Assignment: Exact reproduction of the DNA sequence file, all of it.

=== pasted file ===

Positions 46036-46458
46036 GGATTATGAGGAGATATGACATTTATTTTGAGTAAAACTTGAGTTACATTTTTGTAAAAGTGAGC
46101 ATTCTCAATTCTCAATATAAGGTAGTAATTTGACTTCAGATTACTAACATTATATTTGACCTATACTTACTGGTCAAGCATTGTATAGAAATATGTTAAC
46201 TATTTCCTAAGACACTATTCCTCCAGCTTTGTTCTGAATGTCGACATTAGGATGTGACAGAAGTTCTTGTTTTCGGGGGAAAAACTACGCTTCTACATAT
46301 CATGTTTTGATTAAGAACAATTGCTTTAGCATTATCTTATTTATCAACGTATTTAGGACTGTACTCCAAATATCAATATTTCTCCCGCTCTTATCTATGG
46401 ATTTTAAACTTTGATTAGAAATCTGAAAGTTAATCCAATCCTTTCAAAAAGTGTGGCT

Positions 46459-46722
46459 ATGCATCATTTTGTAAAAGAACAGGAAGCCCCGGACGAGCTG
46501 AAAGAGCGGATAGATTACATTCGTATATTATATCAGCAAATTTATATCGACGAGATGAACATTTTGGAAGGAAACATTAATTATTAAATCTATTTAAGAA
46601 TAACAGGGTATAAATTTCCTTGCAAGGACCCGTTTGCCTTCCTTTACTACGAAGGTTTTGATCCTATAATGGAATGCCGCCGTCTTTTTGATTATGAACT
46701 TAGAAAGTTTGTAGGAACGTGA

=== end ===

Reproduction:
Positions 46036-46458
46036 GGATTATGAGGAGATATGACATTTATTTTGAGTAAAACTTGAGTTACATTTTTGTAAAAGTGAGC
46101 ATTCTCAATTCTCAATATAAGGTAGTAATTTGACTTCAGATTACTAACATTATATTTGACCTATACTTACTGGTCAAGCATTGTATAGAAATATGTTAAC
46201 TATTTCCTAAGACACTATTCCTCCAGCTTTGTTCTGAATGTCGACATTAGGATGTGACAGAAGTTCTTGTTTTCGGGGGAAAAACTACGCTTCTACATAT
46301 CATGTTTTGATTAAGAACAATTGCTTTAGCATTATCTTATTTATCAACGTATTTAGGACTGTACTCCAAATATCAATATTTCTCCCGCTCTTATCTATGG
46401 ATTTTAAACTTTGATTAGAAATCTGAAAGTTAATCCAATCCTTTCAAAAAGTGTGGCT

Positions 46459-46722
46459 ATGCATCATTTTGTAAAAGAACAGGAAGCCCCGGACGAGCTG
46501 AAAGAGCGGATAGATTACATTCGTATATTATATCAGCAAATTTATATCGACGAGATGAACATTTTGGAAGGAAACATTAATTATTAAATCTATTTAAGAA
46601 TAACAGGGTATAAATTTCCTTGCAAGGACCCGTTTGCCTTCCTTTACTACGAAGGTTTTGATCCTATAATGGAATGCCGCCGTCTTTTTGATTATGAACT
46701 TAGAAAGTTTGTAGGAACGTGA